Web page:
The thing that worries me about Philadelphia’s crazy purge of two of their best players, is that I can kind of understand what Flyers’ GM Paul Holmgren was trying to accomplish.
Holmgren wanted to sign goalie Ilya Bryzgalov but the Flyers were capped out. Mike Richards and Jeff Carter both had no-trade clauses that would have started in 2012. They also both had expensive, long-term contracts, Richards for a $5.75 million/year cap hit that went until 2020 and Carter with a $5.2 million/year cap hit that went until 2021.
Those contracts left Holmgren with no options or maneuverability. He couldn’t attract any splashy free agents. He wouldn’t be able to trade for much. And he wouldn’t even be able to sign the goalie he thought the team needed.
Holmgren was trying to give himself the ability to make deals.
What I don’t understand is why he traded one kind of cap drama for another. With Richards and Carter gone, Holmgren immediately signed Bryzgalov to a nine year deal with a cap hit of just under $5.7 million per year. At the end of the contract, Bryzgalov will be 40 years old.
Holmgren might have seen the danger of long-term contracts, recognized the danger, unloaded the danger, and then, in a final act of defiance, entered right back into an equally dangerous situation.
The Flyers still have a lot of cap space to play with, but the question becomes, what are they going to do with it? This year’s unrestricted free agent class doesn’t have any season-changing names (although it seems lots of teams believe Brad Richards to be one).
But ample cap space for free agency might not have been Holmgren’s only goal. I wonder if he was merely trying to keep his options open, hoping to be able to grab a top-line player from another capped out team.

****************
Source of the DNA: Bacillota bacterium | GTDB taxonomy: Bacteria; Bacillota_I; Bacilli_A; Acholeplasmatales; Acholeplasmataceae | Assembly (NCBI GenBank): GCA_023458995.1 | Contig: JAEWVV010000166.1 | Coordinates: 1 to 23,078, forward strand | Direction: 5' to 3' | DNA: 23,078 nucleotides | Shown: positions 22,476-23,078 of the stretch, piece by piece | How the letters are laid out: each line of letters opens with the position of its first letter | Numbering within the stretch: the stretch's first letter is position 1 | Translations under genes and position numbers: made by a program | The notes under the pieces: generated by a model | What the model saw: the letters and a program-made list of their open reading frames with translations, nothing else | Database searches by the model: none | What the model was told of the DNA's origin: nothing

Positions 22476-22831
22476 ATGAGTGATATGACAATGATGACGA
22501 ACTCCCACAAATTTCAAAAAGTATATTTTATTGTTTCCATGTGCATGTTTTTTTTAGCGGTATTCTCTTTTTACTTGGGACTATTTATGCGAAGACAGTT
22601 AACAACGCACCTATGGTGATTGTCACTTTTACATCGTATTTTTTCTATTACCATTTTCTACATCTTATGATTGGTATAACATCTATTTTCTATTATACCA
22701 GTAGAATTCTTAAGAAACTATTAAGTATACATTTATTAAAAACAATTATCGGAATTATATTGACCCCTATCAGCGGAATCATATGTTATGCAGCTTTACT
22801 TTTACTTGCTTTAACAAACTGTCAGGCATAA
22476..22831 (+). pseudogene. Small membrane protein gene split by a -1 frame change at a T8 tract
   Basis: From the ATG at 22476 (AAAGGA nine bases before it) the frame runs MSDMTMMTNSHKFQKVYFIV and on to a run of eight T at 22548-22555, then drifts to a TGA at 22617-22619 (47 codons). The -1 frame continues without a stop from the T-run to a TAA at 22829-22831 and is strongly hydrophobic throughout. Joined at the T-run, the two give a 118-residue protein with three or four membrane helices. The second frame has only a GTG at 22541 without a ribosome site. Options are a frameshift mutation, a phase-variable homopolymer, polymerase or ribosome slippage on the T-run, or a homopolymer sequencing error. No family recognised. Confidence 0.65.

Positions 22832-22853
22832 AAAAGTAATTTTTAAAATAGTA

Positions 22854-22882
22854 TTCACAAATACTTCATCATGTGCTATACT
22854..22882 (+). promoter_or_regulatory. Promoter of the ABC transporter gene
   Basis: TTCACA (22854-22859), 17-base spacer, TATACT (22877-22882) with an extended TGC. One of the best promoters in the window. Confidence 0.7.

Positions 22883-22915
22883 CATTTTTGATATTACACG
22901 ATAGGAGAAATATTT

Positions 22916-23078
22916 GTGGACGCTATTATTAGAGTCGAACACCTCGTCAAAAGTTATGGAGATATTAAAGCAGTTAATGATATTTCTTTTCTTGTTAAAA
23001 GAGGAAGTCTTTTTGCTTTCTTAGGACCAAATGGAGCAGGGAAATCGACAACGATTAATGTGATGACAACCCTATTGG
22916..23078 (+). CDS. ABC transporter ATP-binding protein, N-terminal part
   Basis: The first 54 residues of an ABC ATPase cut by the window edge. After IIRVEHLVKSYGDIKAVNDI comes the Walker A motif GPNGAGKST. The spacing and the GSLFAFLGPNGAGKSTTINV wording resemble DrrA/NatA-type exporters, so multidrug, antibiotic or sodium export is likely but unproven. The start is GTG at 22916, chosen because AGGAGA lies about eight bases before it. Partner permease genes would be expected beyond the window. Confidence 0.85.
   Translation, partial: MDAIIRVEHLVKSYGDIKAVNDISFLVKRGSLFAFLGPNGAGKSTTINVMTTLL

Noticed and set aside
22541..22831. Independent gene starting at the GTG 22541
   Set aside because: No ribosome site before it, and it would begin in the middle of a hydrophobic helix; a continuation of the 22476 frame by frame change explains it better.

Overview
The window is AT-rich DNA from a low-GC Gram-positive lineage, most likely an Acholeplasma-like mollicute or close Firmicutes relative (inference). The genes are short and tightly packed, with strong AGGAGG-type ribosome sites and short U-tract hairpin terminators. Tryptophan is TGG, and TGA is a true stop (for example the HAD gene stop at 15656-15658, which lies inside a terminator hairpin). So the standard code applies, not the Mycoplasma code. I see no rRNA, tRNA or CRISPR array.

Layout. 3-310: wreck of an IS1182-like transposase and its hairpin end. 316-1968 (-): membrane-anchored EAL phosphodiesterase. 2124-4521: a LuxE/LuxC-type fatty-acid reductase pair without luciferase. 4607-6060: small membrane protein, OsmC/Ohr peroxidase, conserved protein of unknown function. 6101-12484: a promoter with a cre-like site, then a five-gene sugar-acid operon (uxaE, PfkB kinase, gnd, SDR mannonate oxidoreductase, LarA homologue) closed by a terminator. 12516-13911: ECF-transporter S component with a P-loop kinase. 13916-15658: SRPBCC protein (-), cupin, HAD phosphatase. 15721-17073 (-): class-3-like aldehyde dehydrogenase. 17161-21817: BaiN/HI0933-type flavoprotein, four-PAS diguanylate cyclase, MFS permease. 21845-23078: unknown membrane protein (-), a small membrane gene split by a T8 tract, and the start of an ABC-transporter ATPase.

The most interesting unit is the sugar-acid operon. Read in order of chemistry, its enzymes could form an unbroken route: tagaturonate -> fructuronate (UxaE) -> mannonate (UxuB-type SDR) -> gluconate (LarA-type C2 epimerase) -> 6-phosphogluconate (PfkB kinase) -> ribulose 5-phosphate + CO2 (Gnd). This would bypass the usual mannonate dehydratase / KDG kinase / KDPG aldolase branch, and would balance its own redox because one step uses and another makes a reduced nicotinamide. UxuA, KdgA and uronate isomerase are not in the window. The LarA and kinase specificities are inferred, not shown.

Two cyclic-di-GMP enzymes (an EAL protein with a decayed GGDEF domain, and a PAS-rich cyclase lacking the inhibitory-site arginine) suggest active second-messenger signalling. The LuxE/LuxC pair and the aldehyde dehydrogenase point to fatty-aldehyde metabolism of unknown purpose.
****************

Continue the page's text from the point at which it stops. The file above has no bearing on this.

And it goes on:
The great risk in this scenario is that Holmgren can’t really know for sure if that player will ever be available. It also means that when the season starts, the Flyers could be down two of their best players.
The tradeoff is that right now, in this moment, the Flyers future cap is manageable, giving Holmgren space to pull off a big deal, should one ever become available.
I’m just shocked that Holmgren would fight for that kind of flexibility, severely weakening his team, and then go right into another long-term contract, with a goalie, of all positions (you can hide a weak skater, and aging skaters can evolve their game as their physical talents dissipate; old, broken goalies are pretty much a yoke around the collective neck of a team).
I’m very curious to see what kind of deal Brad Richards, the biggest name in the upcoming free agent class, gets. Holmgren seems to have hit upon the notion that long-term contracts are good for teams in terms of distributing massive salaries over time, but that long-term contracts, especially multiple long-term contracts, are bad in that they severely limit a team’s ability to improve itself via talent outside of their organization.
Trading away Richards and Carter does not make the Flyers a better team. In fact, right now, they’re a much worse team than they were just a few months ago.
But I suspect Holmgren wasn’t trying to improve the Flyers for this moment. I suspect he’s looking to improve from outside of the organization over the next season (and perhaps over an even longer stretch). I’m open to the likelihood Holmgren gutted a very good team, making it much worse. But I’m also open to the possibility this new cap space will eventually allow Holmgren to successfully replace Carter and Richards, perhaps for less salary over less time.
The Philadelphia purge is a bad move now, but it might actually prove to be a smart move later.